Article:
“This experiment shows that the dimensions predicting envy are high status and competition, and, when you move those around, the envy goes away. This is consistent with the story about who gets envied and why. A lot of it is tied into money because that’s an easy thing to look at,” said Fiske.
Finally, the team repeated Cikara’s experience at the ball game. Two groups of fans – one for the Boston Red Sox, one for the New York Yankees – were prescreened for “intense fandom.” Using fMRI and self reporting after watching a series of plays in which opponents struck out, scored runs or made fantastic plays, the team monitored participant reactions. They found the subjects reported more pleasure during positive outcomes for their teams.
I have to say it one more time. DUH!
To really understand, the researchers threw in a neutral team – the Baltimore Orioles. The fans showed little to no reaction to positive or negative events and did not wish to harm Oriole’s fans. They were happy when their rival team lost to the Orioles, however. Two weeks later, the subjects answered an online survey, which revealed that both groups of fans were more likely to heckle, insult, threaten or hit a rival fan while watching the plays.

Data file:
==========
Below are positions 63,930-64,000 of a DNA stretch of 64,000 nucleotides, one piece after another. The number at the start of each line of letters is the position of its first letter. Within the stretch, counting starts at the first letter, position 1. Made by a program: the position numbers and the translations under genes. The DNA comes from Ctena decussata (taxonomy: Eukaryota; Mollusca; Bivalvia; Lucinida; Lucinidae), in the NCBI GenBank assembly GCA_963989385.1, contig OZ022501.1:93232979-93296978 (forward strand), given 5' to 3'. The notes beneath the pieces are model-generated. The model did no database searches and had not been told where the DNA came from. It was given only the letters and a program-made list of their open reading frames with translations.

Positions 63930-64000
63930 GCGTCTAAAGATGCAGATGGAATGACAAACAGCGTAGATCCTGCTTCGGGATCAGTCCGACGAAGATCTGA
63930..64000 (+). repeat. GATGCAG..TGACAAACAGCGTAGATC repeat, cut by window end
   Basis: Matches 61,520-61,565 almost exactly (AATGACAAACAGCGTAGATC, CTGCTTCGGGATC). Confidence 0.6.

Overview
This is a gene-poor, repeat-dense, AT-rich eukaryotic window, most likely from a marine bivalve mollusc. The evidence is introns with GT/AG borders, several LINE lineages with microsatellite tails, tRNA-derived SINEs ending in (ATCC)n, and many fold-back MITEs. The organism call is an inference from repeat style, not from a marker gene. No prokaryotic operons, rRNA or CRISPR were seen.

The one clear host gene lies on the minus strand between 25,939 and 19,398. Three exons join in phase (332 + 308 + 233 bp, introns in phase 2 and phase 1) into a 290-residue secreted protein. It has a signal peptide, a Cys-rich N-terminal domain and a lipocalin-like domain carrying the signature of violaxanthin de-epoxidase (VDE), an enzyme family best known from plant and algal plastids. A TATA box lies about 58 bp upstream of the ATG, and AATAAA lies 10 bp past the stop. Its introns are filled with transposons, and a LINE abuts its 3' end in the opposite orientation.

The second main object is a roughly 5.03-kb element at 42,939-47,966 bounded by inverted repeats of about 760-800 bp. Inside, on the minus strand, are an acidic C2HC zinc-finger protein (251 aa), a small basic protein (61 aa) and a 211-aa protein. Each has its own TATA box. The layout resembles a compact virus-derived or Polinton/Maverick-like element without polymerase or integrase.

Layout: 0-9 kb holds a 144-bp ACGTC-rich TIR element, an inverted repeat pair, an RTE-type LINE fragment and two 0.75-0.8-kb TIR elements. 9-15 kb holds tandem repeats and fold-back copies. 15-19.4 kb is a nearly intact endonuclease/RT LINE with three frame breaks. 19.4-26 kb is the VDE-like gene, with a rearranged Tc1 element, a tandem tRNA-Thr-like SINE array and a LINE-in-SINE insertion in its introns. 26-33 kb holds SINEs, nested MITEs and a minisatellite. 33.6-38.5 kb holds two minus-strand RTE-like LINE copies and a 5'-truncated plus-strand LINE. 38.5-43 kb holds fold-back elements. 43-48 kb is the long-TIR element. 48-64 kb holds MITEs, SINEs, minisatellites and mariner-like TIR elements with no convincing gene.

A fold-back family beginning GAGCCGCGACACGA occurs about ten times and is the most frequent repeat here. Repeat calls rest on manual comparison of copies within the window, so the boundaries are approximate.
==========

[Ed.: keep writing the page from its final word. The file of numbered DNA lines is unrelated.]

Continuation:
“We used a sporting event because it’s something you can bottle,” said Fiske. “Rabid fans are passionate about it, and we were looking for an intergroup phenomenon that reaches people where they live. This is certainly it. But it’s important to remember that this study isn’t just about sports teams. It’s about intergroup rivals of more consequence.”
This study is an example of group envy or harm, according to Fiske. “In our larger model of stereotypes, we find that when things go smoothly, people go along to get along with these envied groups. It’s when the chips are down that these groups become real targets of Schadenfreude.”
It’s pretty easy to see how this could apply to international relations, especially from those countries that envy the resources or culture of another. I’m still not sure, however, why we needed to have a full on study to understand this. Just watch a group of elementary school kids.
Image Credit: Thinkstock